Karzai wins mandate for offensive on warlords and drugs trade

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The Independent Online

Hamid Karzai has been officially named winner of the Afghan election, becoming the country's first leader to be elected by the people and putting him in a strong position for a confrontation with the country's warlords and a promised offensive against the booming drugs trade.

Hamid Karzai has been officially named winner of the Afghan election, becoming the country's first leader to be elected by the people and putting him in a strong position for a confrontation with the country's warlords and a promised offensive against the booming drugs trade.

The result has been obvious for a couple of weeks and was widely predicted long before polling day on 9 October. It could not be confirmed until yesterday, however, when a fraud inquiry team reported that the minor electoral corruption and technical errors it found were not serious enough to sour the victory.

Mr Karzai, who has been heavily backed by the United States since he was appointed President in 2001, won decisively with 55 per cent of the vote and wide geographic and ethnic support. Tony Blair was quick to congratulate Mr Karzai, calling the elections "a tremendous achievement for the Afghan people".

However, Mr Karzai's nearest rival, the former education minister Yunus Qanooni, refused to concede defeat. Mr Qanooni, 39 points behind Mr Karzai in the poll, has, however, won little popular support for his refusal to accept the result.

Mr Karzai was in the United Arab Emirates yesterday, where his spokesman said he was "very glad to finally have the result we wanted". He added: "We are starting a new life, a new Afghanistan and we hope everyone with co-operate with its reconstruction."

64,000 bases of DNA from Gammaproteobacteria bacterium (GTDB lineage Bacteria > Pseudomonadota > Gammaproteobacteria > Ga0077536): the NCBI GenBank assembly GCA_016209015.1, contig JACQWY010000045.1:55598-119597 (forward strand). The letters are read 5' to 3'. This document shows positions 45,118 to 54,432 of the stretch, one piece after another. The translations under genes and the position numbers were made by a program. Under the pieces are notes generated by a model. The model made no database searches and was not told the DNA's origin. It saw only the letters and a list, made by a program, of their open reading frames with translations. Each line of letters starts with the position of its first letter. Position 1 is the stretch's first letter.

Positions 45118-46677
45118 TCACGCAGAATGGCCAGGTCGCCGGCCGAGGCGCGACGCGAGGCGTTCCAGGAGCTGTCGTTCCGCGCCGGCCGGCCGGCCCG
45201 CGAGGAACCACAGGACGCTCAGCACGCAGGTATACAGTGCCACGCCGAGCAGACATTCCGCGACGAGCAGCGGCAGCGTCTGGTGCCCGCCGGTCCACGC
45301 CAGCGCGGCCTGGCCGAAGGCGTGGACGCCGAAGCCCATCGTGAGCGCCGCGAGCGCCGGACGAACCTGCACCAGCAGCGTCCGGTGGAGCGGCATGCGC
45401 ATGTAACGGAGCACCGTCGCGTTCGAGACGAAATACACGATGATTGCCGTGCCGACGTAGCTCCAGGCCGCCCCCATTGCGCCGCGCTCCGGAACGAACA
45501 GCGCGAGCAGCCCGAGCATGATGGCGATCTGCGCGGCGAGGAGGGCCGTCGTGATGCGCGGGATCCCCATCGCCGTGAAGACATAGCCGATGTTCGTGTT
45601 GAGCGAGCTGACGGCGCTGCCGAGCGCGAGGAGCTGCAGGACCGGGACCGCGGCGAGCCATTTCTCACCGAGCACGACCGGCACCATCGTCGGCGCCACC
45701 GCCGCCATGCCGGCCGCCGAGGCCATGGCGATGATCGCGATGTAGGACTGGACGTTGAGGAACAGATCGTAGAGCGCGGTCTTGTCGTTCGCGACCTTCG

Afghans voted in huge numbers despite the threat of terrorist attack, overwhelmingly because they believed that the election was a chance to end the warfare and lawlessness that has plagued them for more than two decades. Their expectations of what Mr Karzai must achieve are now sky-high.

He has promised action to tackle the burgeoning opium trade, which Western diplomats fear could turn Afghanistan into a narco-state, deal with Taliban remnants, who he has offered to bring into the mainstream of politics, and cut down the power of warlords, which he has highlighted as Afghanistan's most serious problem. Both Afghans and Mr Karzai's Western supporters will be watching carefully to see who is appointed in the President's new cabinet, which is not expected to be announced for several weeks.

Of particular interest will be whether tainted strongmen and figures who are reputed to be deeply involved in the drugs trade are appointed. Some leading members of his cabinet have dreadful human rights records dating back to the civil war in the 1990s and it has been an open secret in Kabul that some are key players in the drugs trade.

Afghans on the street and analysts were divided on whether Mr Karzai would take decisive action against strongmen whose private armies have not yet been disarmed. The President has acquired a reputation for timidity and preferring compromise to confrontation with warlords. But before the election he signalled a new willingness to get tough by dropping the defence minister and pushing a powerful warlord out of his bastion in the western city of Herat.

Mr Karzai's victory has, however, been overshadowed by Kabul's first hostage crisis. The Taliban splinter group that has threatened to kill three UN hostages it claims to be holding yesterday pushed back a deadline on which it is threatening to kill them from last night to Friday.

Jaish-al Muslimeen claims to be holding Annetta Flanigan, from Armagh in Northern Ireland, Angelito Nayan, a Filipino diplomat, and Shqipe Habibi from Kosovo. It says that it will execute them unless the UN pulls out of Afghanistan.

The government has previously negotiated the release of several foreign nationals who were kidnapped by Taliban fugitives, in return for a ransom. The three latest hostages were, however, snatched from a busy Kabul street last Thursday, sparking fears that Afghan militants were copying the tactics of insurgents in Iraq.

Neither the United Nations nor the Afghan government would comment on the hostage situation yesterday.

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